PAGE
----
Traditional Scotland Teatime Treats Ideas
Before we start perhaps I should give you an idea what a traditional Scottish Bannock is. Quite simply it is a cross between a chewy oatmeal cookie and a biscuit. Best served fresh from the oven (clearly allowing to cool slightly) on its own, or split and toasted . Excellent for breakfast or with a cup of tea. Bannocks are best the day they are baked.
Pinch of salt
3/4 tablespoons hot water
4 oz (125g) medium oatmeal
Additional oatmeal to be added when kneading
2 teaspoons melted fat (bacon fat is best, if available)
2 pinches of bicarbonate of soda
Mix the oatmeal, salt and bicarbonate and pour in the melted fat into the centre of the mixture. Stir well, using a large wooden spoon adding enough water to make into a stiff paste. Cover a surface in oatmeal and turn the mixture onto this. Work quickly as the paste is difficult to work once it cools.
Divide into two and roll one half into a ball and knead with hands covered in oatmeal to stop it sticking. Roll out to around quarter inch thick (or slightly less). Put a plate which is slightly smaller than the size of your pan over the flattened mixture and cut round to leave a circular oatcake. Cut into quarters (also called farls-you may also hear this term used when talking about shortbread) and place in the heated pan which has been lightly greased. Cook until the edges curl slightly, turn, and cook the other side.Dependent on heat and thickness this should take approximately three minutes for the first side and slightly less for the flip side. Get ready with another oatcake while the first is being cooked.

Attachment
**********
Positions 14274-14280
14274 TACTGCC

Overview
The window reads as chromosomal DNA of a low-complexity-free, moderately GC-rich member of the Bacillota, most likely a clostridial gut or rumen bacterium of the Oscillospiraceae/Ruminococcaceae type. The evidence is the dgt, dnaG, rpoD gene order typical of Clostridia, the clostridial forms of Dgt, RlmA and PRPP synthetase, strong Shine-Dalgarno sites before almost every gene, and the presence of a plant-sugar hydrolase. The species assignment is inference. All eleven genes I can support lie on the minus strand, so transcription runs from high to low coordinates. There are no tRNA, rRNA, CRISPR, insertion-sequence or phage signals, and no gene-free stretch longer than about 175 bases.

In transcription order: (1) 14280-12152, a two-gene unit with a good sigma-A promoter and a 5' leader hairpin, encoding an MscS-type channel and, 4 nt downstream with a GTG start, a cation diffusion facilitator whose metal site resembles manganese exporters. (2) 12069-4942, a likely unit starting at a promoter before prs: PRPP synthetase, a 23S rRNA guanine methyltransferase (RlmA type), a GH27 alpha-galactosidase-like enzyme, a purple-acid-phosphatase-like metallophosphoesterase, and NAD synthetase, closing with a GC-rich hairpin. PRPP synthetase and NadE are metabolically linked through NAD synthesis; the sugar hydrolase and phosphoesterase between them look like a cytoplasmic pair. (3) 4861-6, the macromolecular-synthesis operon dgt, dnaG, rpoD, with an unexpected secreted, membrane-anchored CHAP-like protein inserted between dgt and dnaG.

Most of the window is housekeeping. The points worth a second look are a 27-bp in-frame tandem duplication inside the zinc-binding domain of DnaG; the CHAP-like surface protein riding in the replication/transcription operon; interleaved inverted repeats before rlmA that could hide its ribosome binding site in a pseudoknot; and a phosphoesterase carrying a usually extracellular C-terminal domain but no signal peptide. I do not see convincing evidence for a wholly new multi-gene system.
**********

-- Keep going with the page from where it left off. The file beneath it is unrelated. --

The quantities above will be enough for two bannocks about the size of a dessert plate. If you want more, do them in small batches rather than making larger quantities of mixture as this should improve flavour and texture.
As with all recipes which involve cooking and baking a sensible approach must be taken especially when dealing with warm or hot (temperature) ingredients. If you are unable to take due care, please do not attempt to make any of these recipes. All recipes are tried at your own risk.
For US to UK equivalents for food weights and measurements see this rough guide
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